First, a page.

トレジャリー・マネジメントにおける AI の活用
Artificial intelligence and machine learning (AI/ML) have gradually worked their way into everyday life in treasury and finance, but we’ve only scratched the surface of their potential. This eBook explores the use cases for AI/ML within treasury and finance, as well as the barriers preventing mass adoption of the technology. These technologies are applicable in cash and liquidity management, payments fraud detection, documentation of treasury processes, and more. But while some organizations are currently using these technologies, we’ve only scratched the surface of their potential.
Table of Contents
It’s important to understand that AI and ML are not technically the same thing. While the terms are often used interchangeably, they are two distinct technologies. AI is a broader term denoting intelligent machines that can simulate human thinking capability and behavior. ML, in contrast, is an application or subset of AI that enables machines to learn from data without additional programming.1
What makes AI so powerful now, as opposed to just a few years ago? The simple answer is data. We have so much more now than ever before. Both companies and consumers are using a host of applications that generate mass amounts of data, and with the right systems in place, that data can be transformed for better decision-making.
Data scientists train AI models on historical data. Next, they run new data through the trained AI model to make much more informed predictions. Such models are incredibly useful for treasury and finance, which have had to make rapid adjustments in recent years to keep organizations running.
Applying AI/ML to Finance & Treasury
With applications proliferating across so many areas, as well as the connectivity that banks and technology providers are building through APIs, treasury and finance departments have more data at their fingertips than ever before. But processing all of that data manually is nearly impossible. That’s where AI comes in.
Technology providers train AI models on data that is extracted from operational applications and placed in a central repository. These can vary and have different advantages. Data warehouses store data in hierarchal dimensions and tables. Data lakes, in contrast, store massive amounts of raw data, storing it in flat architectures to allow users more freedom for data management.2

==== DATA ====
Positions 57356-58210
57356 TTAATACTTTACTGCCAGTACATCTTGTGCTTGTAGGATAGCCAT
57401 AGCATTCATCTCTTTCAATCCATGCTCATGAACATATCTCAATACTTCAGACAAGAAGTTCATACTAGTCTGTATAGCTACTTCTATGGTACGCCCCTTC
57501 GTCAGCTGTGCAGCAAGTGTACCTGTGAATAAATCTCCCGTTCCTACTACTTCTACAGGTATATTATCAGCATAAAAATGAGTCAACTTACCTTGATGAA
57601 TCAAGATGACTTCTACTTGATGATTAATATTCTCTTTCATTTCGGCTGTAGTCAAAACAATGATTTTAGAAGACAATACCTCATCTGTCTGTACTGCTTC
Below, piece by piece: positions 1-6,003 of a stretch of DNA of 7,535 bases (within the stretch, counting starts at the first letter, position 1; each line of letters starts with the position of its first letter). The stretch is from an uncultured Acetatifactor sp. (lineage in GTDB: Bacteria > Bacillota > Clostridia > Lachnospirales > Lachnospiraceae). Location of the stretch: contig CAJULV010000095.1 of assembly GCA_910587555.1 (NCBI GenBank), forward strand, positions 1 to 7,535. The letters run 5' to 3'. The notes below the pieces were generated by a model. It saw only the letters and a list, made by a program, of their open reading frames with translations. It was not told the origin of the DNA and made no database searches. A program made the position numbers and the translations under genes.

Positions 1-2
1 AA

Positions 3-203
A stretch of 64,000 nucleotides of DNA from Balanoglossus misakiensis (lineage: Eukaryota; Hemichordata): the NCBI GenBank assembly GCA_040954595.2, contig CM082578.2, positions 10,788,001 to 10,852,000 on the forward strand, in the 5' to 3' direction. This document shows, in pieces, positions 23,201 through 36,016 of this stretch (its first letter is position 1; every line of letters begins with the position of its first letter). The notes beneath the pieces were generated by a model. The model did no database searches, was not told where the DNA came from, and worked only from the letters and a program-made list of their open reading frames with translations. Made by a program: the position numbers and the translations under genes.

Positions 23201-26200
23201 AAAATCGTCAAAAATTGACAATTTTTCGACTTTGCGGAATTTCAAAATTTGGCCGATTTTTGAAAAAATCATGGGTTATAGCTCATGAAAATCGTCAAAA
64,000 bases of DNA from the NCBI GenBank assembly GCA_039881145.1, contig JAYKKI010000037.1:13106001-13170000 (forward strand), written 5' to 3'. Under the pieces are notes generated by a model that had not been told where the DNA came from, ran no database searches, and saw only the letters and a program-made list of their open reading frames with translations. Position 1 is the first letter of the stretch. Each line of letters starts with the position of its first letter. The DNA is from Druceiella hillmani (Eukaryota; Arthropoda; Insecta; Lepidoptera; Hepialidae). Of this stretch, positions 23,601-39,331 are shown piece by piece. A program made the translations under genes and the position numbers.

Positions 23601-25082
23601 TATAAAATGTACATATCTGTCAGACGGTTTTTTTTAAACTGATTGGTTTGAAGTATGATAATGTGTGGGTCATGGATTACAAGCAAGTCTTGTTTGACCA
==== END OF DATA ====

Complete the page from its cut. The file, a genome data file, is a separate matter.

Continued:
Unlike robotic process automation, which can only replicate processes, AI models can analyze data and identify trends and patterns in a fraction of the time that humans can.3 This allows for much faster and complete conversion of raw data into meaningful information that treasury and finance departments can use. AI models can be used for various treasury functions such as cash forecasting, payments fraud detection and working capital optimization.
AI models can be used for various treasury functions such as cash forecasting, payments fraud detection, and working capital optimization. For example, AI can drastically improve receivables management. As noted in a recent AFP Treasury in Practice Guide, a technology company’s accounts receivable (AR) team was struggling to manually process over 2,500 monthly checks, leading to major delays. Realizing that it needed to make a change, the AR team worked with its banking partners to implement an machine learning-enabled receivables solution. The solution automated the manual gathering, consolidation and formatting process that the AR team had been doing every morning, allowing most payments to process within two days. Furthermore, over time, the machine continues to learn from exceptions, improving accuracy. It has also provided the AR team with more opportunities to increase electronic payments adoption.
How Machine Learning Works for Treasury
Payments Fraud Detection
Modern payments fraud detection software uses AI to screen payments against historical payment data pulled from a data source. All the characteristics of payments—the payment amounts, payment types, the number of payments, where they’re going, etc.—reside within that data source. A machine then analyzes that data, which enables it to identify anomalies in future activity.
A number of different models can be used to pinpoint those anomalies. One of the most effective is an isolation forest methodology. This model compares all the different variables in the data source against new payments to determine the normality of those payments. Any payment that has an unusually high abnormality rank is flagged and set aside for further review.
ML solutions can even show users that variable comparison, providing them with insights into how that normality/abnormality rank is calculated. Users can even set their own levels for abnormality tolerance. Companies that work in industries that are high targets for fraudulent activity might want a very low abnormality tolerance, whereas organizations that are less at risk might want to set it much higher so that minor anomalies won’t disrupt payment activity. Additionally, workflows can be embedded to swiftly resolve anomalies.
Real-Time Screening, Alerts and Notifications
The rise of same-day and real-time payment systems has increased the need for real-time responses to fraud attempts. Modern fraud detection software uses AI/ML to screen payments against historical payment data, pinpointing any anomalies. By providing more complete data, these solutions enable data-driven decision-making. Solutions can flag any abnormal payments, providing insights into the variables that determine payment normality.